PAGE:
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Where else besides restaurants and hawker centers can we eat in Singapore? Someone’s home through PlateCulture

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I used to be adventurous in my food consumption: gulping everything edible (though I am not highly carnivorous) until my pregnancy, confinement and breastfeeding restrict my choices of food. Please don’t get me wrong.

These experiences (that I am grateful of) have widen my horizons and allowed me to embrace a new passion in food, its benefits on health, and simple cooking. I even take a course on cooking for children from Coursera.

These days, I love home-cooked meals.
I also try to minimize eating MSG-infested food served in restaurants and (some) hawker centers.
Sometimes, I feel thirsty after dining in some restaurants / food courts / hawker centers. Have I become so sensitive to MSG and excess salt?

Now, I choose to savor (instead of hastily consume like in the past) my food and constantly learn creative ways related to food and health.

Recently, I learned about PlateCulture through Anh-Minh Do of Tech in Asia. PlateCulture, a Malalysian-based start-up (founded by Audra Pakalnyte and Reda Štarė of Lithuania), is like Homedine in US and Cookening in Europe.

So, I started browsing the hosts listed by PlateCulture.

I am particularly interested by Healthy Chinese Food with Herbs hosted by Sara K of Damansara, Kuala Lumpur. Like Sara, I love pandan leaves and ginger.

Here are 4 inspirations from her (mixed with my past experience):
(1) I plan to incorporate traditional Chinese medicine principles into my cooking.
For example,
On a hot day, have a bowl of green bean soup.
On a cold day, have a bowl of red / azuki bean soup.
(2) Freshly squeezed orange juice with no water or sugar added, is indeed a simple pleasure of life.

(3) I often cook steamed fish (salmon with sesame oil or white fish with ginger), perhaps I should also try cooking foil-wrapped steam herbal chicken.

(4) Sara wrote "Dinner at home is often accompanied with relaxing traditional/new-age music with aromatherapy". Sometimes I do listen to classical music while enjoying my simple home cooked dinner, perhaps I should try traditional / new-age music too.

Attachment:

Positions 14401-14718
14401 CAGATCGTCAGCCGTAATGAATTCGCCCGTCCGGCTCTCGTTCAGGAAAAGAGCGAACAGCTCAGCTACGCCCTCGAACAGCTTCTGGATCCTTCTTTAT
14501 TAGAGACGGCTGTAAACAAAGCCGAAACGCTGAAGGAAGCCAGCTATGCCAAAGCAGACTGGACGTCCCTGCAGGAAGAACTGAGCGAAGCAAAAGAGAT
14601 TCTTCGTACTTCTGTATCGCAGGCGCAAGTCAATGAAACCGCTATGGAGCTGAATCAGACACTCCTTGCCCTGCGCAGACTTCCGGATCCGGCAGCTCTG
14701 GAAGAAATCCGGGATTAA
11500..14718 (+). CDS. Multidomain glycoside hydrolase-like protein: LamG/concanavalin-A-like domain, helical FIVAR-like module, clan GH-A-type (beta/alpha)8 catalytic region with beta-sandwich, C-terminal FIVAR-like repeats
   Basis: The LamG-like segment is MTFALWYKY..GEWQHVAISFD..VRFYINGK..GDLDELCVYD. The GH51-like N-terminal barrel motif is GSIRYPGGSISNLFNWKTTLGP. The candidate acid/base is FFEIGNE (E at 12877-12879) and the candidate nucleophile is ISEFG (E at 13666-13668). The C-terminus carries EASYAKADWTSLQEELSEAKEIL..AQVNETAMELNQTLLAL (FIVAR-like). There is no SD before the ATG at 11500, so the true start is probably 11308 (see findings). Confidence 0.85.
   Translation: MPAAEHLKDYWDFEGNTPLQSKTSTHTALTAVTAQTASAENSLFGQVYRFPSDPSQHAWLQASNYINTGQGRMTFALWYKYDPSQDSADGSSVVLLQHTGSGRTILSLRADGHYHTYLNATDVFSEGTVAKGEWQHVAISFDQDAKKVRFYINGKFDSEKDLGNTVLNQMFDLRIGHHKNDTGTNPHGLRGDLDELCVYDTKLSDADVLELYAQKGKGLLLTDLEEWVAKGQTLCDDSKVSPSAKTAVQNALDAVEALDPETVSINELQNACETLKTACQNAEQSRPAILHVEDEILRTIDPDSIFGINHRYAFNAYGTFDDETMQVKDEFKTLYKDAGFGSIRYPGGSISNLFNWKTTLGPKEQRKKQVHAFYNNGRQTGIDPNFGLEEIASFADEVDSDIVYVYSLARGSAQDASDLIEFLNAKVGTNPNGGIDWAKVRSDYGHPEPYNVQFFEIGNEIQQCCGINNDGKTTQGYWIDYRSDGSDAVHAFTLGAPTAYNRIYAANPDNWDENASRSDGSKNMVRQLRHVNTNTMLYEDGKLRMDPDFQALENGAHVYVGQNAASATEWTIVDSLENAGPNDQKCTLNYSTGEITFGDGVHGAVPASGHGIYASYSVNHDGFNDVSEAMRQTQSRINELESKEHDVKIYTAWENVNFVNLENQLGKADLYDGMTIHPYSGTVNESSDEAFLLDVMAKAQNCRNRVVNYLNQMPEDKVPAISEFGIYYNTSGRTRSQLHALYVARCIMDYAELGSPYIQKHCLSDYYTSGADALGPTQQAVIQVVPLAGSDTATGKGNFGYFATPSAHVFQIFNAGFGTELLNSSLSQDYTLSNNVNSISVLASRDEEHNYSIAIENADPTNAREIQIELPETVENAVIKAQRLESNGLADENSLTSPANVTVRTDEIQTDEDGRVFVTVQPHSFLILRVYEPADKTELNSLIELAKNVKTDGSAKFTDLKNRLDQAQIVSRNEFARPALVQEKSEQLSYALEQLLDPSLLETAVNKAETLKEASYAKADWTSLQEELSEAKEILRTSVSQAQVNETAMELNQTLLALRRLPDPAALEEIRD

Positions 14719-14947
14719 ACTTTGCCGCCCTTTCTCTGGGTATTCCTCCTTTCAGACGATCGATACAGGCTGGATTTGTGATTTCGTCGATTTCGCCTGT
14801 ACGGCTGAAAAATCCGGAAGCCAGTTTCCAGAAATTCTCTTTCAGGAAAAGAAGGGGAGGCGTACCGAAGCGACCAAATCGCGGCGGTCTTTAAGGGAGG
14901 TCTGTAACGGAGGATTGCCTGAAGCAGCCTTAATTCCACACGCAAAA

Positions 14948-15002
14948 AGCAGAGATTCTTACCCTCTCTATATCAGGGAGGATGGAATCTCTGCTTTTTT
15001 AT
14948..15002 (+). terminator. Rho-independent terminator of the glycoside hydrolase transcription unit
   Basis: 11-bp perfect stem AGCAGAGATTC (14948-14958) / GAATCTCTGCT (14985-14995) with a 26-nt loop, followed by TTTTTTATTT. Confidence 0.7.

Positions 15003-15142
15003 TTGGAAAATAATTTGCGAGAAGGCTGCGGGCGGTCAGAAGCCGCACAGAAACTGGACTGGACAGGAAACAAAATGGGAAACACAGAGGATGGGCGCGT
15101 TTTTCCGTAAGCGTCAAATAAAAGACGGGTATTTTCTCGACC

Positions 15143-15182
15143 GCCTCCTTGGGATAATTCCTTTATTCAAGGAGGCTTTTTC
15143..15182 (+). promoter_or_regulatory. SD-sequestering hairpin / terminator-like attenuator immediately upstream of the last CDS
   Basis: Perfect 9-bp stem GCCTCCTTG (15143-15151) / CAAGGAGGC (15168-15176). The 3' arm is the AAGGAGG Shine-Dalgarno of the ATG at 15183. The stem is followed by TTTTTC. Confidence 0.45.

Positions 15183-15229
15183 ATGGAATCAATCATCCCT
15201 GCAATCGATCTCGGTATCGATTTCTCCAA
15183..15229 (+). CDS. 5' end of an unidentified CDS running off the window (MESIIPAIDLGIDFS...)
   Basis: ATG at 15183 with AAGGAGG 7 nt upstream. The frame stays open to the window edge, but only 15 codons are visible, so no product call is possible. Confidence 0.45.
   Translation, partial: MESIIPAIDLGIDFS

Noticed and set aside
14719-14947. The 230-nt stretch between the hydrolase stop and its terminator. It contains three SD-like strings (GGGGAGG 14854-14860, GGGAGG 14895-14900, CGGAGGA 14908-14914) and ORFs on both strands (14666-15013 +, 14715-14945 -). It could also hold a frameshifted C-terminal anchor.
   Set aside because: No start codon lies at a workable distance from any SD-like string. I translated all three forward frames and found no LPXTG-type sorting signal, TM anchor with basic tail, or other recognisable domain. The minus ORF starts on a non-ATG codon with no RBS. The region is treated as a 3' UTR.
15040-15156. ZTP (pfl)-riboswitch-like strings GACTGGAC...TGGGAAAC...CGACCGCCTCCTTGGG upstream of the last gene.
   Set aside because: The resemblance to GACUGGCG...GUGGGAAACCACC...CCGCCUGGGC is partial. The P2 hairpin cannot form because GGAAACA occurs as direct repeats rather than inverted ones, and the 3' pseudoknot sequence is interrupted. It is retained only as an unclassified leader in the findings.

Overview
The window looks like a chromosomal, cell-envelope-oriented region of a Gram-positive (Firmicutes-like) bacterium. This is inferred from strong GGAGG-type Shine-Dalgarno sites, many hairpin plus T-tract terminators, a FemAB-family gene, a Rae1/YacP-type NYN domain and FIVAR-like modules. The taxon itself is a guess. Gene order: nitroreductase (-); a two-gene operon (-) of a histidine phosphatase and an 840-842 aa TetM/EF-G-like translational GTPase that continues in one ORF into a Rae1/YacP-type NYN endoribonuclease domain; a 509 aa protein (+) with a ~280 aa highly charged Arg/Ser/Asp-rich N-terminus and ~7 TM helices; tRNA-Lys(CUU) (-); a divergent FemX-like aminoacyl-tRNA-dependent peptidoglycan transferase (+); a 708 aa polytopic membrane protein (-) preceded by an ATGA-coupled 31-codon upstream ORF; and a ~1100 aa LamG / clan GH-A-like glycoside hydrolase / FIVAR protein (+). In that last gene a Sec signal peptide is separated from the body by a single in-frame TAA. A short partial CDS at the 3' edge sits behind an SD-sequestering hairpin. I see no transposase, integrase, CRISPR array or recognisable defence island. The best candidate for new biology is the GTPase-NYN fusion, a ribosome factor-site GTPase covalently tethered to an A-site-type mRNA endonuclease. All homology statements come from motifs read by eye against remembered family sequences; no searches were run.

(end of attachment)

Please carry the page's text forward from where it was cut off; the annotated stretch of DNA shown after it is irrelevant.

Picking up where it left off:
For PlateCulture-listed kitchens in Singapore (as of October 2013), the cost ranges from SGD 30-70 per person, which is quite expensive for our standard.

Normally, we will only spend around $15-$20 per person on our once-a-week restaurant dining. Sometimes, we are pretty happy eating at shop houses without air conditioner, and it costs us only $5++ (less than $10) per person. Many times, my husband and I will share a cup of coffee.
I do not care if people say that I am cheapskate, we do so simply because I could not take too much caffeine (but I love coffee!);
it is more about one of my values of being frugal and sustainable (environmentally friendly and not wasteful).

Of course, I understand that home kitchens (like those promoted by PlateCulture) are not professionally run restaurants. It is the interactions with the hosts and the newly formed relationships that matters, which are absence from dining in restaurants.

I really look forward to more affordable home dining experience in Singapore offered by PlateCulture!

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Written by blueroselady

October 9, 2013 at 6:37 am

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